"A Ghost Story" by David Lowery (USA)
KVIFF - Karlovy Vary International Film Festival 2017 - Special Events
Name: Cora Frischling
Casey Affleck as C. Photo Credit: Bret Curry. Courtesy of A24. (2016)
Who is going to turn up at our funeral? What are they going to remember? What are we leaving behind when we die? Questions everybody has asked themselves before, I assume. But who are we to claim significance over the 100 billion other people that have lived on this planet so far?
The idea of having something to be remembered for by the people we cared about, and the future generations is an essential motivator of leading what they call a good life (well, that and the fear of being cooked in a cauldron by Satan).
Casey Affleck must learn how small he is against the scale of time in David Lowery’s new film A Ghost Story, screened as one of the highlights at this year’s Karlovy Vary International Film Festival, bringing the recently Oscar-awarded Affleck to the Czech mountainside.
After losing his life in a car accident, a man returns to the house he lived in with his wife (Rooney Mara) in the shape of a ghost dressed in a simple white bed sheet, more specifically, a shroud. But instead of haunting her in the expected ghost story tradition, he quietly watches her dealing with the aftermath of his death, moving on and eventually moving out. Yet he stays, realizing that life goes on without him while he is still clinging to the house and his love.
The film seems to be about a living person overcoming grief at first, but it leaves the P.S. I Love You ground soon, to become more like The Canterville Ghost, since it is all about the ghost whose goofy dress and slow, dead-pan movements create an air of tragic comedy. That is where magic starts to happen: we don’t see a face, only a bed sheet standing still in an empty room and we feel for it. Maybe because we know it’s Casey Affleck beneath it (presumably, who actually knows?). Maybe because the film uses every tool in the box to make us see more than just the ghost; to see with it, through it. The film’s Academy ratio matches the narrow vision of the long vertical eye holes in the cloth. And if there was one word to describe the entire film, it would be verticality. We look through doors and windows, frames restricting the limited sight even further. We only get to peek at the different people inhabiting the house over the years, until its demolished and shot up into the sky as an office building. The film takes it even further and plunges into the past, only to come full circle in the end. The house is the constant presence, and time is the dimension changing around it – in both directions – yet something stays within the house. One could go into a very esoteric discussion about energy here.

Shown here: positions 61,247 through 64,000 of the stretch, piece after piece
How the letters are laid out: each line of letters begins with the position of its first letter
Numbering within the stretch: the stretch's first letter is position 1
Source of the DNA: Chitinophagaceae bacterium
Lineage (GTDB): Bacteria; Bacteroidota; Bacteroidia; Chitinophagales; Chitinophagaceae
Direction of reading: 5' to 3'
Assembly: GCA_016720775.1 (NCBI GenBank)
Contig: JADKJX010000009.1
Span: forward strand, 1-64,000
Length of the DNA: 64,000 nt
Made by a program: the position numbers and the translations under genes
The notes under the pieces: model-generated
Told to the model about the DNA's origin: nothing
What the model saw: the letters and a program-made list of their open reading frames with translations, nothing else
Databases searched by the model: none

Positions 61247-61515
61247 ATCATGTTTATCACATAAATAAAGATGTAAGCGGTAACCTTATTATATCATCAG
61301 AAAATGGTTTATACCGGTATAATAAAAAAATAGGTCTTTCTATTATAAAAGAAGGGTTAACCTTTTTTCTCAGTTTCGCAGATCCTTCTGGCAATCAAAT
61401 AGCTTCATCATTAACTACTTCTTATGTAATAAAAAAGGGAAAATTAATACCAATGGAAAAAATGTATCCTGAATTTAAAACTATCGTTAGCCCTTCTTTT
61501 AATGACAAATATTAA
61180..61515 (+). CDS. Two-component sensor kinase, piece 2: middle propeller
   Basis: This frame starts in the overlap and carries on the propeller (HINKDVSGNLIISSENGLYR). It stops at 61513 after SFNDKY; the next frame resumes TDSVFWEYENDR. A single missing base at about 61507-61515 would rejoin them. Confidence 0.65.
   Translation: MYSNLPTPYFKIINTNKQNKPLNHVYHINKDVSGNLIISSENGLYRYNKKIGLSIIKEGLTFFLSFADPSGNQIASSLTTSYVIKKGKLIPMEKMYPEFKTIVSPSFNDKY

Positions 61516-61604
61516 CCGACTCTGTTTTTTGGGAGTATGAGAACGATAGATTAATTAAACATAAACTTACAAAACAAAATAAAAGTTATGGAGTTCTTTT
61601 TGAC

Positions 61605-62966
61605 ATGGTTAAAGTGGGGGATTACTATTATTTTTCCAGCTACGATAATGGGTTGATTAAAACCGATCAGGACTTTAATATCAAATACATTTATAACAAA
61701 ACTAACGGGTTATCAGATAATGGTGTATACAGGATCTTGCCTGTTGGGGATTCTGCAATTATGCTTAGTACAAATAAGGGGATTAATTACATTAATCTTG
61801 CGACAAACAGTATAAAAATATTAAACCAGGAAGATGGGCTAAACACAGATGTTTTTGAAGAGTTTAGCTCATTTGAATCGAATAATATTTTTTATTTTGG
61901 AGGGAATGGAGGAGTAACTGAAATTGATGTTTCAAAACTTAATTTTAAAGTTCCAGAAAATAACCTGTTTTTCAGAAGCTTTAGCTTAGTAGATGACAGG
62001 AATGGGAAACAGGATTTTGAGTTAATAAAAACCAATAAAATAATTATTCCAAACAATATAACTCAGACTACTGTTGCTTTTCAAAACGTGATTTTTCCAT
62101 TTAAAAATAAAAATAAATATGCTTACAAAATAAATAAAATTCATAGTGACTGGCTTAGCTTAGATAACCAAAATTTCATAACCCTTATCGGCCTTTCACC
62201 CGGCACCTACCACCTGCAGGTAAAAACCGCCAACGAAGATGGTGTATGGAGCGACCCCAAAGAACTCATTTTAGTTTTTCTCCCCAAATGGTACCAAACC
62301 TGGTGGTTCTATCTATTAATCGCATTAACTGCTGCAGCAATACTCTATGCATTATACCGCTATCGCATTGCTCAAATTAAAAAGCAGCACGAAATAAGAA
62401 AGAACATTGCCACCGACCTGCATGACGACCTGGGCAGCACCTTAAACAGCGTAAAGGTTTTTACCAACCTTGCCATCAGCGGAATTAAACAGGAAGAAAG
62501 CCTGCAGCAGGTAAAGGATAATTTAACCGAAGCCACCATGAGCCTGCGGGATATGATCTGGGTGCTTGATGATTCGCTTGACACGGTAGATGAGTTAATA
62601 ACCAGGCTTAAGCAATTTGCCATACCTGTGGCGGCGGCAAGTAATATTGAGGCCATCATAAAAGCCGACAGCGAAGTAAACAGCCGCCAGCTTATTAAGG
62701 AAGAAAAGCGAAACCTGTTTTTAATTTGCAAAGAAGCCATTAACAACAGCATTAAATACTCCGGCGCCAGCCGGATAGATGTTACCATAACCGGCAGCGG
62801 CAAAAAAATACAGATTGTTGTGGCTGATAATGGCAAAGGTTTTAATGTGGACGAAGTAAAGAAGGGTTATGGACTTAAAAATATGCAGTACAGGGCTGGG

“Why do you like this house so much?”, Rooney Mara asks Casey Affleck at some point, and he answers: “History.”The inexplicable feeling of something of people’s lives lingering in the house." We cannot see this hidden memory, but it wants to glue him to its walls. He counts on his partner to feel the same, but has to realize they want different things. Still, he ends up hoping and waiting for her to come back.
A personal story about a grieving ghost veers slowly away from the narrative, becoming more and more focused on a mere idea as the film progresses. The idea is illustrated by beautiful shots and music, but eventually it causes the film to become just that: an illustration. In the beginning, the scenes where the ghost can appear, observe and react give the film enough space to breathe. These episodes are cut shorter and shorter in the second half, leaving the ghost a passive and nearly motionless bystander, seemingly consumed by hopelessness but concurrently becoming a proxy for the main message. Seeing a bed sheet walk around a conference room full of business people has some comedy to it, but it’s a joke that can fill a short film but does not allow enough development to support a feature.
Halfway into the film, a party guest starts talking about leaving a mark on the world ultimately to be swallowed by the sun and implode. What would be the point then of having an idea, to have someone hum the melody you created, quote the piece you wrote, talk about the film you made? An idea vanishes as soon as no people are connected to it anymore.
Taking into accountthe fact that A Ghost Story is basically one idea,we cannot help but hold it to its own standard. Will it survive the imploding sun? Or will it vanish? Well, the film would claim the latter. It would also claim that it doesn’t matter.